Tag Archives: Letters

Commission Day

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New Battleship – A Symbol of Might

Worldwide press

On April 9, 1941, the “world’s fightingest ship” was commissioned at 11:30 a.m., in the New York Navy Yard. The event received tremendous media attention.

Ship's Company on April 9, 1941

“The 35,000-ton battleship NORTH CAROLINA, solid, gleaming symbol of America’s awakening from a sleep naval holiday of 18 years…. 29 minutes of ceremony in dazzling sunshine formally placed in service the $70,000,000 battleship it had taken nearly four years to build.” The commissioning was four months ahead of schedule.

“As bugles blared and white-capped officers and bluejackets saluted, a pennant was run slowly up the flagstaff to show that the ship was in commission. Millions listened over the radio as the mightiest battleship afloat was put into service.”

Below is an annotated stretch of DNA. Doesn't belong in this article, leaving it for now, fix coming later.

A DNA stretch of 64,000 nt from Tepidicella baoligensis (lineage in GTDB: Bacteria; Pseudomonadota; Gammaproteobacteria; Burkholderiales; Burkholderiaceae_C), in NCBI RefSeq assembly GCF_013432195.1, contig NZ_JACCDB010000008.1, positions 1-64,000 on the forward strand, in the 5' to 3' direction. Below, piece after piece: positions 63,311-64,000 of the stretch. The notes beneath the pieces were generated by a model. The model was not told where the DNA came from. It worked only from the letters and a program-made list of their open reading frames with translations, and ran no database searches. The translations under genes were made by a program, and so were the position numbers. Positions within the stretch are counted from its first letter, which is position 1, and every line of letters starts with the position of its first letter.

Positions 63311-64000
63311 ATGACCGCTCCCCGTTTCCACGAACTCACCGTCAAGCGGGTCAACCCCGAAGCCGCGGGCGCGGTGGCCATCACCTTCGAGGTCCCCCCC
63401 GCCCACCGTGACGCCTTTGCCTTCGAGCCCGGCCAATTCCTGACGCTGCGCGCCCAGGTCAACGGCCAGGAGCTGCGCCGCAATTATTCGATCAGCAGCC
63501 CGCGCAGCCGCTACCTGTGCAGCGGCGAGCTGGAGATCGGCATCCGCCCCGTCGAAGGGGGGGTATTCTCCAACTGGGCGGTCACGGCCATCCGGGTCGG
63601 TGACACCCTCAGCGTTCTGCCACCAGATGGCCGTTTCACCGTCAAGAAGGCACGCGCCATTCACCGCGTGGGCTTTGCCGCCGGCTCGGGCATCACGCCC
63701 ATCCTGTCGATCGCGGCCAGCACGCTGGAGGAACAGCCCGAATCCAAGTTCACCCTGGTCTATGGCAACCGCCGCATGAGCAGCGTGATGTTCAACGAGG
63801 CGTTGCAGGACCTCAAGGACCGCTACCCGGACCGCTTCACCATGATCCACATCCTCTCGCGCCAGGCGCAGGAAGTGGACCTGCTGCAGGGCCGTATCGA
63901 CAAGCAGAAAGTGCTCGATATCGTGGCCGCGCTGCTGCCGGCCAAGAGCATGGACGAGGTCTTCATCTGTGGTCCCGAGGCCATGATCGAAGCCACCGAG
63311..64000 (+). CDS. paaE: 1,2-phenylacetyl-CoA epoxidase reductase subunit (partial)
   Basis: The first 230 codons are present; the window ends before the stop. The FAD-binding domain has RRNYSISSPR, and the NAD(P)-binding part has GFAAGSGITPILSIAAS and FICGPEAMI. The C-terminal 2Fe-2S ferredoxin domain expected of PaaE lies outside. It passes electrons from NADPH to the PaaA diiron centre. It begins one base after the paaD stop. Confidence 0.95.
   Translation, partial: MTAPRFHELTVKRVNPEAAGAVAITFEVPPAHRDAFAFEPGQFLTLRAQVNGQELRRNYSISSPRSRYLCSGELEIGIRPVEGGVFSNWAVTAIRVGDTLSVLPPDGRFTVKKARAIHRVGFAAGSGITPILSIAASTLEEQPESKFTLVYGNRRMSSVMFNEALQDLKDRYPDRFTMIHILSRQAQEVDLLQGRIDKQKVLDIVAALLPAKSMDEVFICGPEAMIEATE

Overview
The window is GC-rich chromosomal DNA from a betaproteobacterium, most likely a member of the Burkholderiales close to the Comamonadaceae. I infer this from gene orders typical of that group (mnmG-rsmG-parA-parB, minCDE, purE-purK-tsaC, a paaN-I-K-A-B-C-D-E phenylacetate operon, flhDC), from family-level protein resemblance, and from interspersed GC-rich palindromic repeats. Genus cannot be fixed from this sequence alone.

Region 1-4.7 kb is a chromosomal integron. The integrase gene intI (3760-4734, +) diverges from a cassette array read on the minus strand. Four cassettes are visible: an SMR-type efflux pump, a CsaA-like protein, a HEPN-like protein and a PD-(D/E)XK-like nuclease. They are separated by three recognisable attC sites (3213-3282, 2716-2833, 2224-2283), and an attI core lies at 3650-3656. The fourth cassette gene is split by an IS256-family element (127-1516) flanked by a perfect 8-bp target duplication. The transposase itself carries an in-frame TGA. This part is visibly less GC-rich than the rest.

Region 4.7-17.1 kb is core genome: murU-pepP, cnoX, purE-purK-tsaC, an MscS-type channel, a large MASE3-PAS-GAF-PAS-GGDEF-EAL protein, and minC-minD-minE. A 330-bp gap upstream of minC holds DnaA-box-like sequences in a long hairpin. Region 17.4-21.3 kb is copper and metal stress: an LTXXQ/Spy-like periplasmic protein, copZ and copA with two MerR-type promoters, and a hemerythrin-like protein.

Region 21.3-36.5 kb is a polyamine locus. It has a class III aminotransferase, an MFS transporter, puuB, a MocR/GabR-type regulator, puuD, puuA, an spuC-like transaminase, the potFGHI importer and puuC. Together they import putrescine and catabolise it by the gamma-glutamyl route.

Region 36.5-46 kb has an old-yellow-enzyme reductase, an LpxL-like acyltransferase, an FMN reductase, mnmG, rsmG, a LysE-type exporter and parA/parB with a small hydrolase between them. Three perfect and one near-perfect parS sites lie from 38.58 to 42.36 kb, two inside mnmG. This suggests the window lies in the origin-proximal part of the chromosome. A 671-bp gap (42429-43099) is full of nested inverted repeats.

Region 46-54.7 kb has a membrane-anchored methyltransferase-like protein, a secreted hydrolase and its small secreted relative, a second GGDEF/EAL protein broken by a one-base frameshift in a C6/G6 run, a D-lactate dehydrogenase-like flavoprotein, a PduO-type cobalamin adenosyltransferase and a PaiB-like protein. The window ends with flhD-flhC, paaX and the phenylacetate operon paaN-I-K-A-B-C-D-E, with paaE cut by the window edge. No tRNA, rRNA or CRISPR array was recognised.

The Young Catholic Messenger, April 25, 1941

Colors raised April 9 1941

Battleship by artist Henry Billings, April 1941

“May the NORTH CAROLINA be a symbol of progress through strength,” wrote President Roosevelt.

Commision Day Menu Navy Yard

Commission Day Graphic

Following the ceremony a buffet luncheon in the Wardroom included “NORTH CAROLINA APPLE PIE.”

Invitation to Commission

Souvenir program April 1941

April 10, 1941